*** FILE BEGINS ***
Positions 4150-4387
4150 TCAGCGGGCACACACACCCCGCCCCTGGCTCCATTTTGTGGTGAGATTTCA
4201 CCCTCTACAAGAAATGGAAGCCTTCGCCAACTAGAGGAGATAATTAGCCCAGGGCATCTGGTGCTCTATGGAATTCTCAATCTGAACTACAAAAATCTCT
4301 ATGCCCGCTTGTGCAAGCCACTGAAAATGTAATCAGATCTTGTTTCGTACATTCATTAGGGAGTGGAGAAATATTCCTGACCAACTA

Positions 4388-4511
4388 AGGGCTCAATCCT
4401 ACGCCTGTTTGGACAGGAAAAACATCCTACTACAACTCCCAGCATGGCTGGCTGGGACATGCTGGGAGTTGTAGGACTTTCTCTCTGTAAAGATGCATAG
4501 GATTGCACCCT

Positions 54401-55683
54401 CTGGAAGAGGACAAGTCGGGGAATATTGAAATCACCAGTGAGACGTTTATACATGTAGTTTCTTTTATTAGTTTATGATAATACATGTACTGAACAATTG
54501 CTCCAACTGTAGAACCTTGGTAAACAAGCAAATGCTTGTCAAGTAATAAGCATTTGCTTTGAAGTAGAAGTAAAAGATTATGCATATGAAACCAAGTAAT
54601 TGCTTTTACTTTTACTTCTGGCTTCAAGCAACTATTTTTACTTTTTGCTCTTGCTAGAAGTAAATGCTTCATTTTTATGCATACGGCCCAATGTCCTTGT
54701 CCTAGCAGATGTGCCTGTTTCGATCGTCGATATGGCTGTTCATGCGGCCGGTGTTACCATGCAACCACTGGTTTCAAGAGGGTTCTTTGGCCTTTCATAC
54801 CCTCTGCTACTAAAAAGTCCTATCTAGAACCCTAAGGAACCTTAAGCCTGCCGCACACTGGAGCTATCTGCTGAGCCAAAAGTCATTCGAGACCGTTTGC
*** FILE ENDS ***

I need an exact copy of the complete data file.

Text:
Positions 4150-4387
4150 TCAGCGGGCACACACACCCCGCCCCTGGCTCCATTTTGTGGTGAGATTTCA
4201 CCCTCTACAAGAAATGGAAGCCTTCGCCAACTAGAGGAGATAATTAGCCCAGGGCATCTGGTGCTCTATGGAATTCTCAATCTGAACTACAAAAATCTCT
4301 ATGCCCGCTTGTGCAAGCCACTGAAAATGTAATCAGATCTTGTTTCGTACATTCATTAGGGAGTGGAGAAATATTCCTGACCAACTA

Positions 4388-4511
4388 AGGGCTCAATCCT
4401 ACGCCTGTTTGGACAGGAAAAACATCCTACTACAACTCCCAGCATGGCTGGCTGGGACATGCTGGGAGTTGTAGGACTTTCTCTCTGTAAAGATGCATAG
4501 GATTGCACCCT

Positions 54401-55683
54401 CTGGAAGAGGACAAGTCGGGGAATATTGAAATCACCAGTGAGACGTTTATACATGTAGTTTCTTTTATTAGTTTATGATAATACATGTACTGAACAATTG
54501 CTCCAACTGTAGAACCTTGGTAAACAAGCAAATGCTTGTCAAGTAATAAGCATTTGCTTTGAAGTAGAAGTAAAAGATTATGCATATGAAACCAAGTAAT
54601 TGCTTTTACTTTTACTTCTGGCTTCAAGCAACTATTTTTACTTTTTGCTCTTGCTAGAAGTAAATGCTTCATTTTTATGCATACGGCCCAATGTCCTTGT
54701 CCTAGCAGATGTGCCTGTTTCGATCGTCGATATGGCTGTTCATGCGGCCGGTGTTACCATGCAACCACTGGTTTCAAGAGGGTTCTTTGGCCTTTCATAC
54801 CCTCTGCTACTAAAAAGTCCTATCTAGAACCCTAAGGAACCTTAAGCCTGCCGCACACTGGAGCTATCTGCTGAGCCAAAAGTCATTCGAGACCGTTTGC